After the Moorland Fires: Archaeology Potential and Peril in the Pennines


Smoke from the moorland fires on Swineshaw Moor, above Stalybridge, drifting westwards towards Manchester in July 2018.

There’s a lot of talk in the media as August comes to a close about the impact of the summer moorland fires around and above Manchester. Understandably, this is focused on the impact upon the local farming community, particularly the sheep farmers above Stalybridge, the managed grouse shooting landscapes, and the damage to wildlife, especially the heather moorland. With over a dozen square kilometres affected in two areas (Swineshaw Moor above Stalybridge and Rivington Moor above Bolton) there’s talk of the landscape needing 20 years to recover and active management to restore what’s left of this highly unusual landscape. Whilst the fires on Swineshaw Moor are out, those on Rivington Moor are in places still smouldering.

In all of this, an archaeology discussion has been largely absent. Not because there hasn’t been any effort by Historic England and the local archaeology services (what’s left of them) to cope with the immediate crisis, but because, I suspect, that its not obvious what the perils and potentials are of these fires.

The background to the archaeological importance of this upland landscape is that these peat moorlands in the Pennines blanket the largest collection of Mesolithic hunter-gatherer camp sites in the UK (dating from 6,000 to 10,000 years ago). These occur as concentrations of dozens, to hundreds or thousands of stone (flint) tools and the debris from making them, often around one of more hearths and pits. The volume and quality of this evidence is of international importance. The threats to this material raise three issues.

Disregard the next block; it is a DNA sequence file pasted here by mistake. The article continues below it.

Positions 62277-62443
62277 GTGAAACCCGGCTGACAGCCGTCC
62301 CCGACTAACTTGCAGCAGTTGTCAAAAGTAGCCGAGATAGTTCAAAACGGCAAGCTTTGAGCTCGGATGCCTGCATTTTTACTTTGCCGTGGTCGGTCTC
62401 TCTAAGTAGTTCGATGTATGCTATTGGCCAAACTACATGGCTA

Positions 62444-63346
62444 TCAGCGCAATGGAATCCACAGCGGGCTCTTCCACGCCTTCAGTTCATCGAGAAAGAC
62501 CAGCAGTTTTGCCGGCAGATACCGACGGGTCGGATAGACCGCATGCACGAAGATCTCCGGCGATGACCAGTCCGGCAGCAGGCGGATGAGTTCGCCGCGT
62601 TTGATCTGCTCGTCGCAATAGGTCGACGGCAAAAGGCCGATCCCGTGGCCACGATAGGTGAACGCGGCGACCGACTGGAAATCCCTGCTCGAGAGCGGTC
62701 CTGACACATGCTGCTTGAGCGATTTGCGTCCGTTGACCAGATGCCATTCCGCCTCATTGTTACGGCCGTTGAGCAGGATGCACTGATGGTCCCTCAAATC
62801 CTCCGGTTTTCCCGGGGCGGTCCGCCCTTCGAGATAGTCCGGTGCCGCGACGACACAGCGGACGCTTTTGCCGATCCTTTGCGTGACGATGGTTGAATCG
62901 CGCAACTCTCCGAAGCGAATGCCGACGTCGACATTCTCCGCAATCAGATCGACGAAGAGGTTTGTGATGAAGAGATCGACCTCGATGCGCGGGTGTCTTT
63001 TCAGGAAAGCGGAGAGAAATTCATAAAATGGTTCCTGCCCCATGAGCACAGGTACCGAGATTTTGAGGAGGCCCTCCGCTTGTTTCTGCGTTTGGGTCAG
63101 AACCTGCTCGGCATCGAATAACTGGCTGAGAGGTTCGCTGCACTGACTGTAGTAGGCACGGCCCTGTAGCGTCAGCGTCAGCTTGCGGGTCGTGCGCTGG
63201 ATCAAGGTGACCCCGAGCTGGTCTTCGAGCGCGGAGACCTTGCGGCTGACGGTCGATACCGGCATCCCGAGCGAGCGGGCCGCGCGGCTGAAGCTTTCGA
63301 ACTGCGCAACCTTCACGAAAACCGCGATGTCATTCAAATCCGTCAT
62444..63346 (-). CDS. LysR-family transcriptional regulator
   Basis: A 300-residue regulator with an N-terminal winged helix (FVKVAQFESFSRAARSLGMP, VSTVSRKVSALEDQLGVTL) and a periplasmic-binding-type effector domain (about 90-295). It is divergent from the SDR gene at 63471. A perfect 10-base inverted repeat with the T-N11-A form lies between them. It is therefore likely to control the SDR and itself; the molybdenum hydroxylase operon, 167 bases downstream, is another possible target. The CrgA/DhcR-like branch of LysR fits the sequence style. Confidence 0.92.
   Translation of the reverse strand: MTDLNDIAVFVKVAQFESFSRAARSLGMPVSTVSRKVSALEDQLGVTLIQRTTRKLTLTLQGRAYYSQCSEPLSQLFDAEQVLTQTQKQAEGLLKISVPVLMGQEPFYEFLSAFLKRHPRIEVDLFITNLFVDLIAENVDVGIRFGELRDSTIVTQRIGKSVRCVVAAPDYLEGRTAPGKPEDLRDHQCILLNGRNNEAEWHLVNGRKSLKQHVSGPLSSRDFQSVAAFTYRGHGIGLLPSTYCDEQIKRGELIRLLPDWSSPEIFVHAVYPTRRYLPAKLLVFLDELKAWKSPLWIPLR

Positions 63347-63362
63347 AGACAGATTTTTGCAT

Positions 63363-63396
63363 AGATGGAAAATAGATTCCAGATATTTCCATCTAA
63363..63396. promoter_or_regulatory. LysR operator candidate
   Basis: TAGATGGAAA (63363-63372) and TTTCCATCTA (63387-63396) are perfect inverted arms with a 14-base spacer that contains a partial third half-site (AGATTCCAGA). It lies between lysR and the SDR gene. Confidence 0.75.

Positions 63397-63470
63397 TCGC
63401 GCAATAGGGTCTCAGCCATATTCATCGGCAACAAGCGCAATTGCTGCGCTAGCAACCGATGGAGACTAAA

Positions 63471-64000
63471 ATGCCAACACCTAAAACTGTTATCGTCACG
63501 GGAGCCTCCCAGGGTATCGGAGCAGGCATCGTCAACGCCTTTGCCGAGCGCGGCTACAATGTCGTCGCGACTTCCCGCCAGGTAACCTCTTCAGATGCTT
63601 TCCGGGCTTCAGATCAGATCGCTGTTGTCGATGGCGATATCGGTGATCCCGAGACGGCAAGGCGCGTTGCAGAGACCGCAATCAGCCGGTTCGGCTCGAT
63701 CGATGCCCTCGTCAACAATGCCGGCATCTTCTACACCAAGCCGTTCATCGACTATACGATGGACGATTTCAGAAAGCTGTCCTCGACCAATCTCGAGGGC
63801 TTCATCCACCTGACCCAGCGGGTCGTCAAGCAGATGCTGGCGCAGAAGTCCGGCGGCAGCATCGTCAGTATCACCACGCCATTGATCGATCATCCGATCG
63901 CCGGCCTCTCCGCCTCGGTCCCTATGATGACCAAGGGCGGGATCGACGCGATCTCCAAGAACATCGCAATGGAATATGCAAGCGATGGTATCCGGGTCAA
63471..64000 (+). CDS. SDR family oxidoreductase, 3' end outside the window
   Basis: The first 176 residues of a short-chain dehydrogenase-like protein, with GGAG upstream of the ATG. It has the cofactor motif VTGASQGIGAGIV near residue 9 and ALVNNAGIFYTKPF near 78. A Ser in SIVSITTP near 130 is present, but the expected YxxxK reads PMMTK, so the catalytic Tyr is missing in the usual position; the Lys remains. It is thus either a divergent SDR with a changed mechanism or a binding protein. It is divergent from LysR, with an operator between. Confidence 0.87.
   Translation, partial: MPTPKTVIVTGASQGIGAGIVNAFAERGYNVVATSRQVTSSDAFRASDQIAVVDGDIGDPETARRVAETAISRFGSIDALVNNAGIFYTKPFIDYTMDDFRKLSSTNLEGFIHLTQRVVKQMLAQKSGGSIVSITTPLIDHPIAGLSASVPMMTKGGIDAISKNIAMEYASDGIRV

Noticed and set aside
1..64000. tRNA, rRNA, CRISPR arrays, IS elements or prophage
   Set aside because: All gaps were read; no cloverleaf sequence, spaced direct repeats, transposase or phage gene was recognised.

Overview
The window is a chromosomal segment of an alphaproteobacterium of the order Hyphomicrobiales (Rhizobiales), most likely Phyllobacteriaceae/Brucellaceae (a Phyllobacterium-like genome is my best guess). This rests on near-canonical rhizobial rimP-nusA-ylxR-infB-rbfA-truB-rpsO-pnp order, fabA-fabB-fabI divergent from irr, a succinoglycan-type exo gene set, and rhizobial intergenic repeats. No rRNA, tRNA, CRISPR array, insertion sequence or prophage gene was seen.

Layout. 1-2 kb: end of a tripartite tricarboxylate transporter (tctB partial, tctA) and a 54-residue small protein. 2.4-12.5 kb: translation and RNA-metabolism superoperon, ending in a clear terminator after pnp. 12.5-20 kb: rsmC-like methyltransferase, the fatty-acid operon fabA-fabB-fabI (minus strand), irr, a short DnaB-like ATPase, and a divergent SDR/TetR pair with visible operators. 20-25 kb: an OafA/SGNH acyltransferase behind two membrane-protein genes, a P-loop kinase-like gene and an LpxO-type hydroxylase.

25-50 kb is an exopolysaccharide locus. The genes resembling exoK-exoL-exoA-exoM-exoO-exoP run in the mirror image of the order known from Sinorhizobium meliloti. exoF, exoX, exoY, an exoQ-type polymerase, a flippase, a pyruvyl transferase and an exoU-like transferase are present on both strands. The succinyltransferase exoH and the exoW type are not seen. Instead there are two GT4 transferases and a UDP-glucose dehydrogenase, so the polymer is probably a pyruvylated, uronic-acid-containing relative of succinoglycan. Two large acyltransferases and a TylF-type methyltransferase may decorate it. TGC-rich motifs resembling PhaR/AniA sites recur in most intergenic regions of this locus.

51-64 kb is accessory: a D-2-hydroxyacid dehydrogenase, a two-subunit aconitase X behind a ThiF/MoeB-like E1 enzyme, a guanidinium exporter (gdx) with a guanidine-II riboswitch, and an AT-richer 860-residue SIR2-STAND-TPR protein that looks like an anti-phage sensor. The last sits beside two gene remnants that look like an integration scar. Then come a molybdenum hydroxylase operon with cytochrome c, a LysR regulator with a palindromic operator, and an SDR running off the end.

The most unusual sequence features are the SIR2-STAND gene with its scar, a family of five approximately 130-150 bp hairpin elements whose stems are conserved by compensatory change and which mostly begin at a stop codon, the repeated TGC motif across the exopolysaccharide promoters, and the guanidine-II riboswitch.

Firstly, the digging of firebreaks through these areas, especially on Rivington Moor, may well have disturbed unrecorded archaeology from this period.


Excavations by the Tameside Archaeology Society on a Mesolithic site at Irontongue Hil on Swineshaw Moor in the 2000s

Secondly, where the peat fire has burnt down to the subsoil then that will have damaged the Mesolithic sites through burning and cracking of the flint tools. It will also, potentially, have contaminated organic deposits in pits and hearths making interpretation and dating harder.

Thirdly, burnt peat is more likely to erode, especially on slopes, uncovering more of these sites which will be lost through rain and wind erosion and through unrecorded collection. Two Mesolithic sites on the moors above Stalybridge were excavated in the 2000s as a result of being uncovered through a previous fire – Slatepit Moor and Irontongue Hill. These sites lie within the area affected by the ‘Saddleworth Moor’ fires and as yet we don’t know what damage the 2018 fires have done.

The peril is that this archaeology will erode over the next few years due to wind and rain without any systematic recording. Within a few years this erosion and the effects of artefact hunters will have removed most of the evidence uncovered by fire and the erosion.


The black on the horizon is the fire-damaged peat at Rivington Moor, August 2018

The potential is that we can revolutionise our understanding of the Mesolithic, and possibly the Neolithic, of the south-western Pennines in the same way that the fires at Fylingdale did in 2010. However, the damaged landscape is so huge, and the potential discoveries so large, that in a time of limited resources a short- and long-term survey programmes will need to encompass the voluntary, professional, and academic sectors. That might be the hardest part of this archaeological potential to realise.


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